This question comes from Melissa in Indiana and is typical of ones like this that I receive on a regular basis. Her situation involves a horse that is just too bossy! Perhaps this sounds familiar to you too? Melissa writes:
I have a 4.5 year old gelding quarter mix I’ve had since he was seven months old. He has had 45 days professional (natural horsemanship) training and that was almost two years ago. I know that’s not much and I’m at fault for him being so pushy because I do not put enough time in saddle!
I just find I’m more easily intimidated and less confident riding since having kids. Very common I’m told. I really want to ride but its more work and aggravation than fun riding him because he’s very pushy, bossy and stubborn! I wanted to send him back this spring for a refresher, however I’m not comfortable with other local trainers in our area because there are not a lot of good stories from fellow horseman; there is a lot of bullying and cowboy riding.
I can’t bring myself to get off my butt to work with him on a regular basis. There’s no excuse but what do you suggest I do without spending a fortune or getting a broken bone from getting bucked off?
What I wrote to her:
I recommend you slow down and get into a connected relationship with your horse; that is, a relationship based on understanding what he is really seeking, which is leadership. If you read my book and watch my DVD about the Waterhole Rituals™, you will see that there is a relationship built on connecting to the very heart of the horse that will solve many of your problems. It does not allow the horse to be bossy or pushy, and it is simple to do.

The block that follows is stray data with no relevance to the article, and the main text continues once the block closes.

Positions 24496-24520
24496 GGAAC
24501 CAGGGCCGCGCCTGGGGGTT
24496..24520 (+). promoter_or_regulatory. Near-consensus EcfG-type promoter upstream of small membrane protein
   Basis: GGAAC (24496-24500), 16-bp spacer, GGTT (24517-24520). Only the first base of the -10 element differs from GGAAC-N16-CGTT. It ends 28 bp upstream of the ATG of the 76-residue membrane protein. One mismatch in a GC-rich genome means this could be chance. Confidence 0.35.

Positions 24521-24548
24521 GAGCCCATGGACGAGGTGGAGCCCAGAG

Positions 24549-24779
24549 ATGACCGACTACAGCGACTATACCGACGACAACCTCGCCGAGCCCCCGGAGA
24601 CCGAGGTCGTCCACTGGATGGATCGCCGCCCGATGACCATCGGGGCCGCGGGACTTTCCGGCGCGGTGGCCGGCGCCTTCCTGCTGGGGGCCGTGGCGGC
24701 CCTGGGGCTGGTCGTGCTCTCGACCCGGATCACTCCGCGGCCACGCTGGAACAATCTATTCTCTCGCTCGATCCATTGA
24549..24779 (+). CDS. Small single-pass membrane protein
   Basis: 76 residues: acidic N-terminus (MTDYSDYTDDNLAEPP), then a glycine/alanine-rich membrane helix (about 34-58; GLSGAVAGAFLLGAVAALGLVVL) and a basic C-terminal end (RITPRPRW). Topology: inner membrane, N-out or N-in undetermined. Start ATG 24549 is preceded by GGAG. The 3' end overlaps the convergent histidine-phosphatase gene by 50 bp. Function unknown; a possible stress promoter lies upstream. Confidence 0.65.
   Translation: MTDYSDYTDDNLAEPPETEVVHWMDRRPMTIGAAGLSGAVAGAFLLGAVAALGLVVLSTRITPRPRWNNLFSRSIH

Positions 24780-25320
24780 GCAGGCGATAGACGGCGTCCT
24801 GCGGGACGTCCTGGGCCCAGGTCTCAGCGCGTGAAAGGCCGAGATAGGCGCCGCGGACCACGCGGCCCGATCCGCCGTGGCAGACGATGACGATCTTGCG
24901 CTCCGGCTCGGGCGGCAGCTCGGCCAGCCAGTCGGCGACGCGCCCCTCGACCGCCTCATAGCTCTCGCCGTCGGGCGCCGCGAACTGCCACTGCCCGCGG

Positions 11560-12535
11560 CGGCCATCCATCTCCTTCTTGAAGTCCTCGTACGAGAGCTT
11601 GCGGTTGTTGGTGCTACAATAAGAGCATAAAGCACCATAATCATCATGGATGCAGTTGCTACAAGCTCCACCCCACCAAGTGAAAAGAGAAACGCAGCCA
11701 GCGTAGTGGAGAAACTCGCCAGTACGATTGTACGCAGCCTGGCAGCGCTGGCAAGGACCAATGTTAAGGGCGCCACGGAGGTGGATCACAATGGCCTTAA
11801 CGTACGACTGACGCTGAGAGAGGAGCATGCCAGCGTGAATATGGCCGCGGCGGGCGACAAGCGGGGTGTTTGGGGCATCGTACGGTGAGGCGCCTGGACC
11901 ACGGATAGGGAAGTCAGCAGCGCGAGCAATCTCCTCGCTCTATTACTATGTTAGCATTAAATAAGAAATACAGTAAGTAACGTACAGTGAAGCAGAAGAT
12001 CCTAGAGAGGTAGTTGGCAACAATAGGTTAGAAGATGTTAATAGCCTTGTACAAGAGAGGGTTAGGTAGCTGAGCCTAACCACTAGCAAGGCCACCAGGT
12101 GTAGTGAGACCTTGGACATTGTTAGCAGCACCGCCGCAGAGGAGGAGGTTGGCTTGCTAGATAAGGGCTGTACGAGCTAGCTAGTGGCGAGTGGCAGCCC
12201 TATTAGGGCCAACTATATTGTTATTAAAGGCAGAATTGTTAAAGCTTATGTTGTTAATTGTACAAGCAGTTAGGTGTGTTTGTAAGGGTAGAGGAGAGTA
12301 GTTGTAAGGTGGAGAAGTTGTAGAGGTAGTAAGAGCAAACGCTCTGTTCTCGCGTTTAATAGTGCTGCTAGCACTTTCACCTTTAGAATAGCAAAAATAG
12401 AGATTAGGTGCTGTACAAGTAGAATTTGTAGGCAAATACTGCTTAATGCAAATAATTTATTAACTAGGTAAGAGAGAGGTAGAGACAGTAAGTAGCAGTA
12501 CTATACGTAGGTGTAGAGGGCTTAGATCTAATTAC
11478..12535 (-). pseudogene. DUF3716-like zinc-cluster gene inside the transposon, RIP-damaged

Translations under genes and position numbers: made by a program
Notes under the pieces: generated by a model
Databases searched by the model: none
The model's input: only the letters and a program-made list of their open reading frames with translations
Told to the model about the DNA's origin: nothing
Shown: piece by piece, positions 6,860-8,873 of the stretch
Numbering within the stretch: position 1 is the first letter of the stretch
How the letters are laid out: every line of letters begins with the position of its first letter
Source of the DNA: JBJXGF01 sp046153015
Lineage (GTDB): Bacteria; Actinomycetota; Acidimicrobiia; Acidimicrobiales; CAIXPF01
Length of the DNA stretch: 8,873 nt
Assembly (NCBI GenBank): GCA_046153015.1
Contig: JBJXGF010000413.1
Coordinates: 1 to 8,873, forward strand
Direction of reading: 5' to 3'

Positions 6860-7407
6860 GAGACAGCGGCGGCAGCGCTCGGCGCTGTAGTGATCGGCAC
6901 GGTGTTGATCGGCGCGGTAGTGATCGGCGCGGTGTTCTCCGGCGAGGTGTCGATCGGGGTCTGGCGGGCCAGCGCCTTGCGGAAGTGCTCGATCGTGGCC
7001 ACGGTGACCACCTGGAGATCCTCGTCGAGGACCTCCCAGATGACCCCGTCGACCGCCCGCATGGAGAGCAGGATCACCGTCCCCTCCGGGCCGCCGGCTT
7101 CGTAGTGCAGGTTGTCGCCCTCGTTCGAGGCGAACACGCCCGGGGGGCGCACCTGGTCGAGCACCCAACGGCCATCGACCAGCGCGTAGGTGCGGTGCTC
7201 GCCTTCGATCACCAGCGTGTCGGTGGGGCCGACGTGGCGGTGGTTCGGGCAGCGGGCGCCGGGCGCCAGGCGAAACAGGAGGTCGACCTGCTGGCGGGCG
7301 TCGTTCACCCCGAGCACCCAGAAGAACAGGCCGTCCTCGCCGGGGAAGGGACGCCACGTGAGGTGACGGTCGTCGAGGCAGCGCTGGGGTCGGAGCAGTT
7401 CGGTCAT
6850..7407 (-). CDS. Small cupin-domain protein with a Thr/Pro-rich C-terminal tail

The first thing I recommend you do is spend some time with your horse at liberty in his pen. Take a 5’ flexible reed or stick, one that is very light or you can use a very soft whip. Your intention is not to disturb your horse or frighten him. You will walk slowly around the pen away from your horse, slowly moving the reed right and left with the reed pointed down at the ground. Then turn toward him and slowly approach. As soon as he moves away from you, you are to turn and move away from him. Repeat this a number of times until you are seeing your horse respond to the lightest suggestion to move away.
This will give you your horse’s respect. It puts you in a leadership position. You are declaring your leadership in your horse’s eyes by taking territory. If your horse becomes panicked or too defensive, then you may need to work with someone who has been trained in my Method.
Keep your horse company by sitting in a chair in his pen and read a book. If he approaches and you feel safe and comfortable, then let him stay close to you. If he is bothering you or if he is too aggressive, then ask him to move away from you. If he is sensitive, then you can move away from him by picking up the chair
and sitting elsewhere.
These exercises will create a closer bond with respect. Plus, they are fun and enjoyable!
Natural Horsemanship from the Ground Up